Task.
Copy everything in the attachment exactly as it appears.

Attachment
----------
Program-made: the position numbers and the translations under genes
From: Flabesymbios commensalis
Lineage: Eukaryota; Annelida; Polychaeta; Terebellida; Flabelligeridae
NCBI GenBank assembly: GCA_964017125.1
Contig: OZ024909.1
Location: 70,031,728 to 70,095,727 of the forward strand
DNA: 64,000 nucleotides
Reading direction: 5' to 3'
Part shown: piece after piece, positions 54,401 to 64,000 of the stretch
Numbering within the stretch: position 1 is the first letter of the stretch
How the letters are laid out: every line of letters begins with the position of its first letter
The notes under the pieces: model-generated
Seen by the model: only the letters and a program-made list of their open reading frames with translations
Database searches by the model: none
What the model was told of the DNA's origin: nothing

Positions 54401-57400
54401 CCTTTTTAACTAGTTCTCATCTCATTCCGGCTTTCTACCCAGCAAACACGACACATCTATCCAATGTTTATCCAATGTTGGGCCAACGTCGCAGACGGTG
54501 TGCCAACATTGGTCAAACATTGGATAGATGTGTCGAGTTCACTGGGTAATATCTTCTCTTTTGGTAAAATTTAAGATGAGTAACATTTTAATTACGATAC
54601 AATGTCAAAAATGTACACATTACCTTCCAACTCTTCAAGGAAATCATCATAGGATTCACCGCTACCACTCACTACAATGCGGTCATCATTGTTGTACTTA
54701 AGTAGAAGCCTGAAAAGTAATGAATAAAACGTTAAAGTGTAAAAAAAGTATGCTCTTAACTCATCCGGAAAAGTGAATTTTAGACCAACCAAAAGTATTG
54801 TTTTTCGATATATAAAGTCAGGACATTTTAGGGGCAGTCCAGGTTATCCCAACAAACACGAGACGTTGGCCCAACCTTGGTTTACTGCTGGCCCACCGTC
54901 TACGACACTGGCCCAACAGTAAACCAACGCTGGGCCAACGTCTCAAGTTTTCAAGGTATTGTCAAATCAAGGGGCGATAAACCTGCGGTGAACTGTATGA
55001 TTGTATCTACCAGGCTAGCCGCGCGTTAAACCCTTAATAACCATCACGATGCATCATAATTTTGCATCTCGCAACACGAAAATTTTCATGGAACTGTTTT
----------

Program-made: the position numbers and the translations under genes
From: Flabesymbios commensalis
Lineage: Eukaryota; Annelida; Polychaeta; Terebellida; Flabelligeridae
NCBI GenBank assembly: GCA_964017125.1
Contig: OZ024909.1
Location: 70,031,728 to 70,095,727 of the forward strand
DNA: 64,000 nucleotides
Reading direction: 5' to 3'
Part shown: piece after piece, positions 54,401 to 64,000 of the stretch
Numbering within the stretch: position 1 is the first letter of the stretch
How the letters are laid out: every line of letters begins with the position of its first letter
The notes under the pieces: model-generated
Seen by the model: only the letters and a program-made list of their open reading frames with translations
Database searches by the model: none
What the model was told of the DNA's origin: nothing

Positions 54401-57400
54401 CCTTTTTAACTAGTTCTCATCTCATTCCGGCTTTCTACCCAGCAAACACGACACATCTATCCAATGTTTATCCAATGTTGGGCCAACGTCGCAGACGGTG
54501 TGCCAACATTGGTCAAACATTGGATAGATGTGTCGAGTTCACTGGGTAATATCTTCTCTTTTGGTAAAATTTAAGATGAGTAACATTTTAATTACGATAC
54601 AATGTCAAAAATGTACACATTACCTTCCAACTCTTCAAGGAAATCATCATAGGATTCACCGCTACCACTCACTACAATGCGGTCATCATTGTTGTACTTA
54701 AGTAGAAGCCTGAAAAGTAATGAATAAAACGTTAAAGTGTAAAAAAAGTATGCTCTTAACTCATCCGGAAAAGTGAATTTTAGACCAACCAAAAGTATTG
54801 TTTTTCGATATATAAAGTCAGGACATTTTAGGGGCAGTCCAGGTTATCCCAACAAACACGAGACGTTGGCCCAACCTTGGTTTACTGCTGGCCCACCGTC
54901 TACGACACTGGCCCAACAGTAAACCAACGCTGGGCCAACGTCTCAAGTTTTCAAGGTATTGTCAAATCAAGGGGCGATAAACCTGCGGTGAACTGTATGA
55001 TTGTATCTACCAGGCTAGCCGCGCGTTAAACCCTTAATAACCATCACGATGCATCATAATTTTGCATCTCGCAACACGAAAATTTTCATGGAACTGTTTT